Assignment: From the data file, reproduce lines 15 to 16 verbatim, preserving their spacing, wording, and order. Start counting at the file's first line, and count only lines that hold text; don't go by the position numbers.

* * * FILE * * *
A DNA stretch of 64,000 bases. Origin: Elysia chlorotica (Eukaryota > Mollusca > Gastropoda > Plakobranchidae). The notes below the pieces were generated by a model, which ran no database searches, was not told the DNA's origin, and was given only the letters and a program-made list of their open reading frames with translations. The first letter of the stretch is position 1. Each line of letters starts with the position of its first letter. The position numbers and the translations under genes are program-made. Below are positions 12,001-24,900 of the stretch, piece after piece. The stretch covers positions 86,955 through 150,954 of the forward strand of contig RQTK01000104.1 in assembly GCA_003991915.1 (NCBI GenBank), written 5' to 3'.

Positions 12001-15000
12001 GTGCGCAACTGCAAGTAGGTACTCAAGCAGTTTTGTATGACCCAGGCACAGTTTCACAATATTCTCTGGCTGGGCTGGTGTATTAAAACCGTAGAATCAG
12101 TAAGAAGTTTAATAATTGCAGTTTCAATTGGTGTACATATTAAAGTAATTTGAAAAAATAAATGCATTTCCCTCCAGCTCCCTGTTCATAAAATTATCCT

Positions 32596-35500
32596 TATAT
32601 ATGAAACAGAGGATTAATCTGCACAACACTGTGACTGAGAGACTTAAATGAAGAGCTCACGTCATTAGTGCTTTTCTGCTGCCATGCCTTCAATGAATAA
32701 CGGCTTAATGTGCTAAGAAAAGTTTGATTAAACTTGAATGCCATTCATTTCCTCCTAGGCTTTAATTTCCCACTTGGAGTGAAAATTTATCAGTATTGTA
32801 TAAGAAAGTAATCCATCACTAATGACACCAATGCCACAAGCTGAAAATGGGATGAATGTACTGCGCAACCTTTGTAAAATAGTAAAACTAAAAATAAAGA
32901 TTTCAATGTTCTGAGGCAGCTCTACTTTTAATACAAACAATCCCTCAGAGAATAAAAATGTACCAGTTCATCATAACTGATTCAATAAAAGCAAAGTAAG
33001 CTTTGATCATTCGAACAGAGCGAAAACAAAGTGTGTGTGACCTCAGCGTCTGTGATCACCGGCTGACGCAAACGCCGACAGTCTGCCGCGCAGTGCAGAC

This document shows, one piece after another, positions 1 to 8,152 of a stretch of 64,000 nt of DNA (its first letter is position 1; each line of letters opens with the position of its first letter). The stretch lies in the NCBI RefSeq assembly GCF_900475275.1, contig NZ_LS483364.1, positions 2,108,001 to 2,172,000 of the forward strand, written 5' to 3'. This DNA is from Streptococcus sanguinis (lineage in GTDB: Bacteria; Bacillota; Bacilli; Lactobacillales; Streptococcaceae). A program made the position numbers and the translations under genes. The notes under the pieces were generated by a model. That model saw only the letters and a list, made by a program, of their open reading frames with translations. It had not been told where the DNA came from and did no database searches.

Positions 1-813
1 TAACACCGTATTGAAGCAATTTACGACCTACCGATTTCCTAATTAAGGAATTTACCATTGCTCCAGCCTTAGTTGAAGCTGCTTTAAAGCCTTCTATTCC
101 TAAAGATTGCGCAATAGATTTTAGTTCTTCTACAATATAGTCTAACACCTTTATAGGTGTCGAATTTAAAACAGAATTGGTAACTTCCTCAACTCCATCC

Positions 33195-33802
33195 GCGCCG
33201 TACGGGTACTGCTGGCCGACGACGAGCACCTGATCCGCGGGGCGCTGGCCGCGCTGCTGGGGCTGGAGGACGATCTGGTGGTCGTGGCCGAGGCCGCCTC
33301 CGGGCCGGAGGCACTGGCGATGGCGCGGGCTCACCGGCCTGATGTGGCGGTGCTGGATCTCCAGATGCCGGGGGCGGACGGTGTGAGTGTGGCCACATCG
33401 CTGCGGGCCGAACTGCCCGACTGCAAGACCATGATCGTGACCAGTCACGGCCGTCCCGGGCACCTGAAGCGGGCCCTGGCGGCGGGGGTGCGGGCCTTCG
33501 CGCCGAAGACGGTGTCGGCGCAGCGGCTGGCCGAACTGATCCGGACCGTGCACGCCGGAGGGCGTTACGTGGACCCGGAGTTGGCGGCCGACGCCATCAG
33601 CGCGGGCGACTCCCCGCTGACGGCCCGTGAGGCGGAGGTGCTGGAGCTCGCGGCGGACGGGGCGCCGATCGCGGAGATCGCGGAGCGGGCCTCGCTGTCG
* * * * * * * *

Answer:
101 TAAAGATTGCGCAATAGATTTTAGTTCTTCTACAATATAGTCTAACACCTTTATAGGTGTCGAATTTAAAACAGAATTGGTAACTTCCTCAACTCCATCC

Positions 33195-33802